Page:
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Patients with urinary incontinence often benefit from surgical detethering of tight filum terminale

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We retrospectively reviewed 77 patients with a tethered spinal cord syndrome to evaluate the results of neurosurgical treatment. The patients were divided into two groups: in group 1 there were 17 patients with primary tethered cord who had normal level conus medullaris (NLCM) and normal thickness filum terminale (NTFT) with urinary incontinence, and group 2 was made up of 60 patients with secondary spinal cord tethering after a previous closure of a midline fusion defect who had a low-lying conus medullaris. Neurological examination, radiography, urodynamic tests and electrophysiological findings confirmed the diagnosis. Conventionally, tethered cord syndrome has been defined as a state in which the conus medullaris is located below the L1–2 disc space. However, in a patient with urinary incontinence and a hyperreflexive type of neurogenic bladder, in whom the conus medullaris is found to be at the normal level, there may still be cord tethering that is causing the incontinence. In this study the comparison was based on evaluation of the response to treatment and general characteristics of the syndrome in both groups of patients to draw attention to the general approach to this incapacitating maldevelopment.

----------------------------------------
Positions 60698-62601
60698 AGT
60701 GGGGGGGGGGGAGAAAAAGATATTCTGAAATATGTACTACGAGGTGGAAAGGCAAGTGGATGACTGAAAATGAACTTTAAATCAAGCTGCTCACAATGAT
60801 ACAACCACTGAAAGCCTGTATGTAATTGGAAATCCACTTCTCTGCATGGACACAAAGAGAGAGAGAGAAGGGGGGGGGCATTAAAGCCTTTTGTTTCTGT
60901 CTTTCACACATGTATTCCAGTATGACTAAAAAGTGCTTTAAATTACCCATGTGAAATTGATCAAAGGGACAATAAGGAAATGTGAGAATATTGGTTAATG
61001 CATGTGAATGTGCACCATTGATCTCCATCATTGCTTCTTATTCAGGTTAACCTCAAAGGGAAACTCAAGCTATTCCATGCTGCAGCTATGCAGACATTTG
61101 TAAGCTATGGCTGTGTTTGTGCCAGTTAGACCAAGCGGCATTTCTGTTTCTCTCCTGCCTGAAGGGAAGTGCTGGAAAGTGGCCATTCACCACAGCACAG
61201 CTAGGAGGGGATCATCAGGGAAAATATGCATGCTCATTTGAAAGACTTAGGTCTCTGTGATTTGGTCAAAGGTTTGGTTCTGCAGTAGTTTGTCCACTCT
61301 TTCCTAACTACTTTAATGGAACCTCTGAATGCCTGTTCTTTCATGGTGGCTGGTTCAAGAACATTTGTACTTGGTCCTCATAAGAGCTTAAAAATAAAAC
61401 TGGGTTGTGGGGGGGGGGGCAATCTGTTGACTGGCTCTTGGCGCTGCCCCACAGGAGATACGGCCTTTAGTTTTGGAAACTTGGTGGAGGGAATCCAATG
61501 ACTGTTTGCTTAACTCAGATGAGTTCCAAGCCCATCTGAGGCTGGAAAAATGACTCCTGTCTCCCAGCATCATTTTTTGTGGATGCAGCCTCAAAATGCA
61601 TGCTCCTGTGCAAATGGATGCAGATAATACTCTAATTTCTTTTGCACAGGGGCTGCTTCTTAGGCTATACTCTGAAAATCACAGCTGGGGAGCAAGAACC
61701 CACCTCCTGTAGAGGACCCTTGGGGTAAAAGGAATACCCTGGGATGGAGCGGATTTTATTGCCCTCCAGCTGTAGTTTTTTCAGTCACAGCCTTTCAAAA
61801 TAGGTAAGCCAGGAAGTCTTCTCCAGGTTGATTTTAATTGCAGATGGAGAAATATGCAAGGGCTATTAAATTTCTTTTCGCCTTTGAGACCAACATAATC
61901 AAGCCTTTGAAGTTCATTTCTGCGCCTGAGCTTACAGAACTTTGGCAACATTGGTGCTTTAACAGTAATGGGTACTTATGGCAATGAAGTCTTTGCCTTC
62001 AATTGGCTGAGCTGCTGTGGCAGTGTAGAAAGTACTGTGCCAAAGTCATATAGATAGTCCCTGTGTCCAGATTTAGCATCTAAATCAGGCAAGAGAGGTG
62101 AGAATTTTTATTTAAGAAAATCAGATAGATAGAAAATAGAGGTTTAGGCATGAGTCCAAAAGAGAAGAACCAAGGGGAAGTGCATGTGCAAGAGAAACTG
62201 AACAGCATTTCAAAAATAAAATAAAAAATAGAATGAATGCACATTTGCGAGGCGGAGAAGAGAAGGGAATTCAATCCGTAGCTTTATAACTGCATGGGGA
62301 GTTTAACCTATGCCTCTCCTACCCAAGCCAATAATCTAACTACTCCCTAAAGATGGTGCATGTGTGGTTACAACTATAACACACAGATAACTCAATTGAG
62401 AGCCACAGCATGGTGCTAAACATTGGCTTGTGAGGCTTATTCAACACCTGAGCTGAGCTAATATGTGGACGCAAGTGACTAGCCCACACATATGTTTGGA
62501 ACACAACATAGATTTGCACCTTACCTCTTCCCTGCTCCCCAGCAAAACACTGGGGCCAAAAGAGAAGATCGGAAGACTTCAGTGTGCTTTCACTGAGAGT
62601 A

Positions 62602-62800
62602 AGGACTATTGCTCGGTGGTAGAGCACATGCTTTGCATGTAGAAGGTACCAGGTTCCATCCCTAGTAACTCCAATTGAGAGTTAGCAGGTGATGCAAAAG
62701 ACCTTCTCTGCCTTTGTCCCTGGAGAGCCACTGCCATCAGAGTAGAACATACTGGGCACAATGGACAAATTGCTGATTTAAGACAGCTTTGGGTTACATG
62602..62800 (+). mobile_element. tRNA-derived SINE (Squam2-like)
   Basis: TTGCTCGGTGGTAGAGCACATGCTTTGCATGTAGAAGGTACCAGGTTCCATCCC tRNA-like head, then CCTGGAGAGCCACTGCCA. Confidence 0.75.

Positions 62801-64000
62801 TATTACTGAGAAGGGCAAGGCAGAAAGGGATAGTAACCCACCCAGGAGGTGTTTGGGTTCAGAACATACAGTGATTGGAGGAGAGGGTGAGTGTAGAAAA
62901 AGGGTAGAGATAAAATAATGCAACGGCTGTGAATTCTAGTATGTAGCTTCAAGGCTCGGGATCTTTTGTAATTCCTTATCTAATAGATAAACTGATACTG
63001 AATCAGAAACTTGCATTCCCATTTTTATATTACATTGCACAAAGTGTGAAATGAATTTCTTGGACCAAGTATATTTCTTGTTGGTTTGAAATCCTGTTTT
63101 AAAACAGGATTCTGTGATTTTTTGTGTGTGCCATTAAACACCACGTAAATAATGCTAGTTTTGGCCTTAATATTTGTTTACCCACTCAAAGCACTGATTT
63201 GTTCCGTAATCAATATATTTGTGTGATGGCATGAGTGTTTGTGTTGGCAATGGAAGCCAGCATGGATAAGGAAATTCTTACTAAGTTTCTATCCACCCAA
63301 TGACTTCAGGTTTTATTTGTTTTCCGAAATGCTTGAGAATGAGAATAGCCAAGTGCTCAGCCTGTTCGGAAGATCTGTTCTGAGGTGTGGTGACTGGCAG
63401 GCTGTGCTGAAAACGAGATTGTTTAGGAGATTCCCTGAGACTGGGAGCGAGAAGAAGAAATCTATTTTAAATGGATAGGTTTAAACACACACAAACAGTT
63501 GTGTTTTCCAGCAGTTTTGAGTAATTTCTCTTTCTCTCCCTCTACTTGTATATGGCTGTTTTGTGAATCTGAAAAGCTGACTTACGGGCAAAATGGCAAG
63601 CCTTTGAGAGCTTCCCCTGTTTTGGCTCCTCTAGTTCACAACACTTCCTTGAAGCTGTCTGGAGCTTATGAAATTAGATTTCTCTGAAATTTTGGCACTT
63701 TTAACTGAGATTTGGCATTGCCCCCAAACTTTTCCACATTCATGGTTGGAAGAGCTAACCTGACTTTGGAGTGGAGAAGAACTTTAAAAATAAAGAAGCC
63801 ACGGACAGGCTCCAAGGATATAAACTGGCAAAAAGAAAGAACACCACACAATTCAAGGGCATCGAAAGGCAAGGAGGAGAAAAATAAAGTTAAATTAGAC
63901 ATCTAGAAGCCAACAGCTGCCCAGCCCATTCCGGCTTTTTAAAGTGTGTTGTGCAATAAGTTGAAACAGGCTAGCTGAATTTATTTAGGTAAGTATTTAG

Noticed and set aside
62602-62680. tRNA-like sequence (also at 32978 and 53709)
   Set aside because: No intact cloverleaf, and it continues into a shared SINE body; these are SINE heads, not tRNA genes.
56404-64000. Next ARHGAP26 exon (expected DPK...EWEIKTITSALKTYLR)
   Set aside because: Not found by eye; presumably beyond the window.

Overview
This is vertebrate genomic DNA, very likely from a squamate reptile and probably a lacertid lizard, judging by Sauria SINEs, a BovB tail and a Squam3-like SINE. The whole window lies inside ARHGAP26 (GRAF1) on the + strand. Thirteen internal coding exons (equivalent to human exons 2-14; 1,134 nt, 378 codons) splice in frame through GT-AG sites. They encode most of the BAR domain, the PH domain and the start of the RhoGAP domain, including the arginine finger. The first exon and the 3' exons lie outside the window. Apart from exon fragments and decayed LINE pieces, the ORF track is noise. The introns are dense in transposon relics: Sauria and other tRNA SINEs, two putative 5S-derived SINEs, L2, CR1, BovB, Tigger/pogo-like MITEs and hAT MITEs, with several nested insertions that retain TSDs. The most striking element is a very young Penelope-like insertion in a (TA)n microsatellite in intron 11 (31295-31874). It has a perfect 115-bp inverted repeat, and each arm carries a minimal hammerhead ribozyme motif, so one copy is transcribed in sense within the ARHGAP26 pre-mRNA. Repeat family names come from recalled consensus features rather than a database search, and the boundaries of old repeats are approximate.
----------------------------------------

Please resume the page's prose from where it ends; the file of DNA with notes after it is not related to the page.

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Received: 8 March 1999 Revised: 20 August 1999

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Selçuki, M., Ünlü, A., Çağlar Uğur, H. et al. Patients with urinary incontinence often benefit from surgical detethering of tight filum terminale. Child's Nerv Syst 16, 150–154 (2000).

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